Barrel-aged releases have become increasingly ubiquitous in the contemporary beer world but, as local breweries and craft distilleries continue to pop up in all corners of the country, malty marvels are finding ever more ingenious ways to meld.
The latest example is The Barrel Exchange Project, a collaboration between Melbourne's Wolf of the Willows and Lark Distillery in Tasmania designed to show just how well beer and whisky can be brought together – again and again.
To kick it off, the collaborators took an imperial version of the brewery’s Johnny Smoke Porter (JSP) and aged it in freshly-emptied Lark barrels for more than four months before the beer was removed and the barrels were returned to Tasmania. Within a week, the barrels were filled with a single malt that spent six weeks finishing in Imperial JSP soaked oak.
Wolf of the Willows co-founder Scott McKinnon says the idea behind filling the empty barrels within seven days at either end is to ensure the flavour exchange is particularly prominent. Before the liquid exchange took place, there was plenty of preparation too.
“We actually jumped around in their barrel stores for an afternoon and 'wine thiefed' out of probably more than 50 and we ended up selecting six of them,” he says.
Lark Barrel Aged Imperial JSP and The Wolf Release whisky are both released next week so drinkers can try them together. To celebrate their launch, on October 18, Melbourne BBQ joint Fancy Hank's will be firing up its smoker with some of the staves from the barrels to prepare a feast that unites slow-cooked meats, whisky and beer under oak.
It’s quite the journey for the barrels, particularly given the ones ultimately selected started life on the other side of the world and were initially filled with Port. And the new venture is part of small but growing trend in the spirit world; Jameson’s Caskmates series and Glenfiddich’s IPA release saw both distilleries release whiskies aged in beer barrels.
Earlier this year, Jameson’s owner, Pernod Ricard, bought Ireland’s Eight Degrees Brewery and said the acquisition was in part led by the need for more beer barrels for the Caskmates series. Locally, Boatrocker and Starward have been sending barrels back and forth as part of the ever-evolving Ramjet series too.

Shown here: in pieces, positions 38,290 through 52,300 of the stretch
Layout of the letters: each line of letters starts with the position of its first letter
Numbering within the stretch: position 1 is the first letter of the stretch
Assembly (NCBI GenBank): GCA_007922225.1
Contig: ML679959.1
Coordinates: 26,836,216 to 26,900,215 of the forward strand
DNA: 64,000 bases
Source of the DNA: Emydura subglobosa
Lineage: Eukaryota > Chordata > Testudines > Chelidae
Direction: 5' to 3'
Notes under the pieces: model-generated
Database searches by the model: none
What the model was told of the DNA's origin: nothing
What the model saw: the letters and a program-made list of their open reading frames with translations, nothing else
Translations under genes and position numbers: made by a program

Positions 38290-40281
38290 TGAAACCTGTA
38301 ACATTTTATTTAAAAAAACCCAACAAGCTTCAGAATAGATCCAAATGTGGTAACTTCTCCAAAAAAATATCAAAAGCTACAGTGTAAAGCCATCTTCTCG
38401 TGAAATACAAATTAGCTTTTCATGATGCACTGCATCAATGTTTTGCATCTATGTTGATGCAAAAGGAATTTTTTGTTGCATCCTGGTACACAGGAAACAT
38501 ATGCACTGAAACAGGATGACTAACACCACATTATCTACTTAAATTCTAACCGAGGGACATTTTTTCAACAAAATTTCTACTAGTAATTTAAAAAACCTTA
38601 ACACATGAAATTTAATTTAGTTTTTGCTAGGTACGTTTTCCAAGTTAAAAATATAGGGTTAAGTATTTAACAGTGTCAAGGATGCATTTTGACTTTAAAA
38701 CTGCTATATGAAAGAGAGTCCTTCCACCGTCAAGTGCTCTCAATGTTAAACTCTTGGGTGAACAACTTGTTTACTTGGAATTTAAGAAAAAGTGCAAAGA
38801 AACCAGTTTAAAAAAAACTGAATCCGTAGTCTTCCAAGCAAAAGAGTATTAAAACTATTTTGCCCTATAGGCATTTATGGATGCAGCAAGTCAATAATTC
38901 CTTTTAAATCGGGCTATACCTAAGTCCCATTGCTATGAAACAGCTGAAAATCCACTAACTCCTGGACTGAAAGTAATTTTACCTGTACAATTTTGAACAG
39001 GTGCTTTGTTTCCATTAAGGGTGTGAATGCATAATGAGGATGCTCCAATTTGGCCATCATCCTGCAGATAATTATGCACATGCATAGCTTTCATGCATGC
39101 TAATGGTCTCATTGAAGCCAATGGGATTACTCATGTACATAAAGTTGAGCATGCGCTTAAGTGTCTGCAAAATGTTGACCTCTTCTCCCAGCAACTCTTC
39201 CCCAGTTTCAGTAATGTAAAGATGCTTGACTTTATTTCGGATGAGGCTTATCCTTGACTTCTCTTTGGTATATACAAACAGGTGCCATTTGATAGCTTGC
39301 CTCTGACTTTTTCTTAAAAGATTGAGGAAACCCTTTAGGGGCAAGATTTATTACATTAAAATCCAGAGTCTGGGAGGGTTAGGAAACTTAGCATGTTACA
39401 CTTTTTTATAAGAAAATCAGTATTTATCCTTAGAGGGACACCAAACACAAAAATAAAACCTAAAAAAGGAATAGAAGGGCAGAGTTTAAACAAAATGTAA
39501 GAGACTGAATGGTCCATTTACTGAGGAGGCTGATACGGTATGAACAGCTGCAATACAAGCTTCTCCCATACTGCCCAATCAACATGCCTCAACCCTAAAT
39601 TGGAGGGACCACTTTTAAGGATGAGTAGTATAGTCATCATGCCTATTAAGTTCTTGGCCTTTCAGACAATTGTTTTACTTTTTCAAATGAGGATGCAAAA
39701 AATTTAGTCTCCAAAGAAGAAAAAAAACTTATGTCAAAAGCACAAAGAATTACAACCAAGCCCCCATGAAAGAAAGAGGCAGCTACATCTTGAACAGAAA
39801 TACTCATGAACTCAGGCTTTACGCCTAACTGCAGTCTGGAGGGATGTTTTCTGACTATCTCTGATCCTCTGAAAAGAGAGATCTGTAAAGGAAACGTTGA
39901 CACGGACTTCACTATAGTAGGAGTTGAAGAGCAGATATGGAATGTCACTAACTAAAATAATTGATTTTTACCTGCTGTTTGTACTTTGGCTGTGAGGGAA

For future Barrel Exchange Program releases, Scott says the Wolf team is keen to partner with other distilleries as he believes the similarities between small producers are greater than that which sets them apart.
“If you look at the alcohol industry, traditionally things have been a little bit siloed,” Scott says. “I think with craft brewing and craft distilling, and the young guns that are coming through the wine industry at the moment, those barriers are gone.”
It's not the first time Wolf of the Willows, which was launched by Scott and wife Renae in late 2014, has worked with distillers either; their 2017 GABS beer, Raisin’ Kilts, was a Scotch ale aged in Lark rum barrels and, this year, they created the delightful Tom Collins Sour Ale with Patient Wolf Distillery.
“In terms of collaborations, the cool part about that is you actually learn from other parties as you go through the process,” Scott says.
“So maybe it makes you rethink what you’re doing rather than being in the autopilot of production and just trying to get the beers out.”
While their collaboration involves crossing the Bass Strait, there's one local producer that only has to cross the room to blend the worlds of spirits and beer. In the small country town of the same name, Loch Brewery & Distillery is also knocking down booze barriers.